Lyft $28 - $45 One-Way,
Taxi - $35-$45 One-Way

Conference Registration:

The online registration page has a section for requesting alternate format and/or communication accommodations, you may also call 573-882-3600 for assistance. Online registration can be accessed by the link below.

Click Here for Online Conference Registration



    (Session descriptions are below agenda)

    Monday, Jan 28

    Registration Begins 7:00am

    Preconference Session ($30)




    ADA Basics Overview
    (Meets ACTCP Prerequisite for ADA Basics)

    Barry Whaley & Jack Humberg
    Southeast ADA Center

    Networking Lunch


    General Session

    12:00 - 1:15

    Welcome and ACTCP Information Session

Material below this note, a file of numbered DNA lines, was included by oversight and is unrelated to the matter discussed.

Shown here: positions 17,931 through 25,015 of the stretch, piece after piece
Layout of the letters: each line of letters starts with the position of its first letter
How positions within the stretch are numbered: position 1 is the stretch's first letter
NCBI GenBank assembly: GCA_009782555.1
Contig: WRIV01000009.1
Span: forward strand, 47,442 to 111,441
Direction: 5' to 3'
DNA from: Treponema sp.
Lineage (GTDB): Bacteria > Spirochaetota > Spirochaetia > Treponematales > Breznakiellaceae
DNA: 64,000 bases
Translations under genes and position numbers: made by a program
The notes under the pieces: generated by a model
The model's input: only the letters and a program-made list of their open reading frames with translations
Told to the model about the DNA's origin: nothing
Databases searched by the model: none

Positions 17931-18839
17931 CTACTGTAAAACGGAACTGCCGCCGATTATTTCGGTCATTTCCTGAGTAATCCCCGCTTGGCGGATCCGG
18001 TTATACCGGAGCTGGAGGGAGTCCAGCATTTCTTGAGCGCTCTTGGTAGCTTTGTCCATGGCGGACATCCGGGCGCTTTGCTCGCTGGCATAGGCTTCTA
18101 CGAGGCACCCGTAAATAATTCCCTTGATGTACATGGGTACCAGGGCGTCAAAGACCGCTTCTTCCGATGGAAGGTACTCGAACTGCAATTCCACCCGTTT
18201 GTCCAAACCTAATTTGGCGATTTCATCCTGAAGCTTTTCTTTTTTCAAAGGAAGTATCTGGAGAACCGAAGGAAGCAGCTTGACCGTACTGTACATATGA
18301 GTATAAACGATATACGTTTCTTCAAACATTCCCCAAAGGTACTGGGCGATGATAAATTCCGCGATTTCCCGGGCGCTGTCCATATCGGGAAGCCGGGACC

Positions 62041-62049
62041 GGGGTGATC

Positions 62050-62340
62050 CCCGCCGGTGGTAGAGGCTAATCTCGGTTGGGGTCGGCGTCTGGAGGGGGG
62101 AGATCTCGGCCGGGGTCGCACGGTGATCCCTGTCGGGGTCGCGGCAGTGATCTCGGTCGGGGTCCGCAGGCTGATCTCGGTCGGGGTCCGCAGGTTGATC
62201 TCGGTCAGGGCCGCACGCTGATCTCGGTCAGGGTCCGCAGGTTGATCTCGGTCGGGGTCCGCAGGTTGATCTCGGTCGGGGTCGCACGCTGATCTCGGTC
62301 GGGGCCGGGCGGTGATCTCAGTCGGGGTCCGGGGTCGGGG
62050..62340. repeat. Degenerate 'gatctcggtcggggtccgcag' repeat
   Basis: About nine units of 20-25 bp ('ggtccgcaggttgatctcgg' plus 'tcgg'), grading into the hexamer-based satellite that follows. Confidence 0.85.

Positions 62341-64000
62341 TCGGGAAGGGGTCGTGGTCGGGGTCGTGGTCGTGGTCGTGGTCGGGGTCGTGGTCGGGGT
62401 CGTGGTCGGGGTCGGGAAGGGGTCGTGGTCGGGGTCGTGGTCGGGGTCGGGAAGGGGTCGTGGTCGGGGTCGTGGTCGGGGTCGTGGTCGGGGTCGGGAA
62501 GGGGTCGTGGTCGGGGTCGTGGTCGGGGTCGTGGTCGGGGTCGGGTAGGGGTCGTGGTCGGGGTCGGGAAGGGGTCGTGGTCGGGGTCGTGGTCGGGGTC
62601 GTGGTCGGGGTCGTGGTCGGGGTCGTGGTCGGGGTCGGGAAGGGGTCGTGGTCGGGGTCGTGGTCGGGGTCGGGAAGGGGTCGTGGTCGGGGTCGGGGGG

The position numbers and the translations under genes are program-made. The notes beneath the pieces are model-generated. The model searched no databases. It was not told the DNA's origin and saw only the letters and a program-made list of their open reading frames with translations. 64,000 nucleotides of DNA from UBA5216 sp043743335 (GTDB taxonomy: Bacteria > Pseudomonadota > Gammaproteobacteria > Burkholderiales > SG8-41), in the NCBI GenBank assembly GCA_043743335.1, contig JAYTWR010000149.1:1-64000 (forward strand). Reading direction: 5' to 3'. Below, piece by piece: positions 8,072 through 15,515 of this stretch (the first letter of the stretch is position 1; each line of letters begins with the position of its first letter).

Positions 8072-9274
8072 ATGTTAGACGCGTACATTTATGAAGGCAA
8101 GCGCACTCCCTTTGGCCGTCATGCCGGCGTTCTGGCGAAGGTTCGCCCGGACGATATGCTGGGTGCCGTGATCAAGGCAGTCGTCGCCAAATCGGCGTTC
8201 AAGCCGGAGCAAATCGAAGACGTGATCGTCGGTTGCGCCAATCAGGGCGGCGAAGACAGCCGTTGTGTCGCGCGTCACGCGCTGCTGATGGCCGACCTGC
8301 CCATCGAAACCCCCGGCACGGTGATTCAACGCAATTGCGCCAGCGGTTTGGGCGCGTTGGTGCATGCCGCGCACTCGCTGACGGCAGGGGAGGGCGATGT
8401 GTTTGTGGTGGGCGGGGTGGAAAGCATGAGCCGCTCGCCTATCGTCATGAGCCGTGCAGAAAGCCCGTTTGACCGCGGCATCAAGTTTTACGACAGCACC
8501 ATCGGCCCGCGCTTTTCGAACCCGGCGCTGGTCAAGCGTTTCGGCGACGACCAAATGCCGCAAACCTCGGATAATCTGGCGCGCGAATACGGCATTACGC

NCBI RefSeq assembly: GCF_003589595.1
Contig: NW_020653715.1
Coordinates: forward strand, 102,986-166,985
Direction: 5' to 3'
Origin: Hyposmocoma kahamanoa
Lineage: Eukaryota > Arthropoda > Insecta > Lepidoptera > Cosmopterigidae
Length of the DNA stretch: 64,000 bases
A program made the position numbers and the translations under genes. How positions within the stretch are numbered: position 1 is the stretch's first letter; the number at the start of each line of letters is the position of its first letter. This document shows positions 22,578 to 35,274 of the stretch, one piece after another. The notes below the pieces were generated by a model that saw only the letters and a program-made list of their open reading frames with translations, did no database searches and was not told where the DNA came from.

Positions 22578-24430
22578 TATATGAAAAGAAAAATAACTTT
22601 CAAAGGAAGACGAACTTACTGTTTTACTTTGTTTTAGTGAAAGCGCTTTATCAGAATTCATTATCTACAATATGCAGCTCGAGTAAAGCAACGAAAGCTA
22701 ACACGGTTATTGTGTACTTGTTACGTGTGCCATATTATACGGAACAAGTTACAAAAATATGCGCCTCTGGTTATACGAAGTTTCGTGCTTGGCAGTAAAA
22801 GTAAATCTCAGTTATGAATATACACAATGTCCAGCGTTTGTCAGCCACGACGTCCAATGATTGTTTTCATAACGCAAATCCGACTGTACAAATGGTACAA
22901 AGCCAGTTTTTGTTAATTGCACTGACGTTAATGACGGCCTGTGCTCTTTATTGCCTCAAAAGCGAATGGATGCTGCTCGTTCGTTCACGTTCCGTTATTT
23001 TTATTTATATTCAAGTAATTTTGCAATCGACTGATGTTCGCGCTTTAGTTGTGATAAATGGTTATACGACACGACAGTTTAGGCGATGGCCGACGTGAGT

Breakout Session 1

    *1A-2A) 2010 Standards for Accessible Design (1 of 2)
    Bill Botten
    U.S. Access-Board

    1B) Accessible Websites and Digital Media
    Marsha Schwanke
    Southeast ADA Center

    *1C) Role of the ADA Coordinator


    3:00- 3:15 Break

    3:15- 5:15

    Breakout Session 2

    *1A-2A) 2010 Standards for Accessible Design (Continued)
    Bill Botten
    U.S. Access-Board

    2B) Service Animals
    Anna Stewart
    Great Plains ADA Center

    *2C) Title I Employment Guidelines
    Julie Brinkhoff
    Great Plains ADA Center


    5:15 End of Daily Sessions


    5:45- 7:00pm

    Optional Evening Session


    Creepy Barriers
    Bryon Scott

    Tuesday, Jan 29


    8:15- 9:45 Breakout Session 3

    *3A-4A) Self-Evaluation and Transition Plans (Part 1 of 2)
    Mike Edwards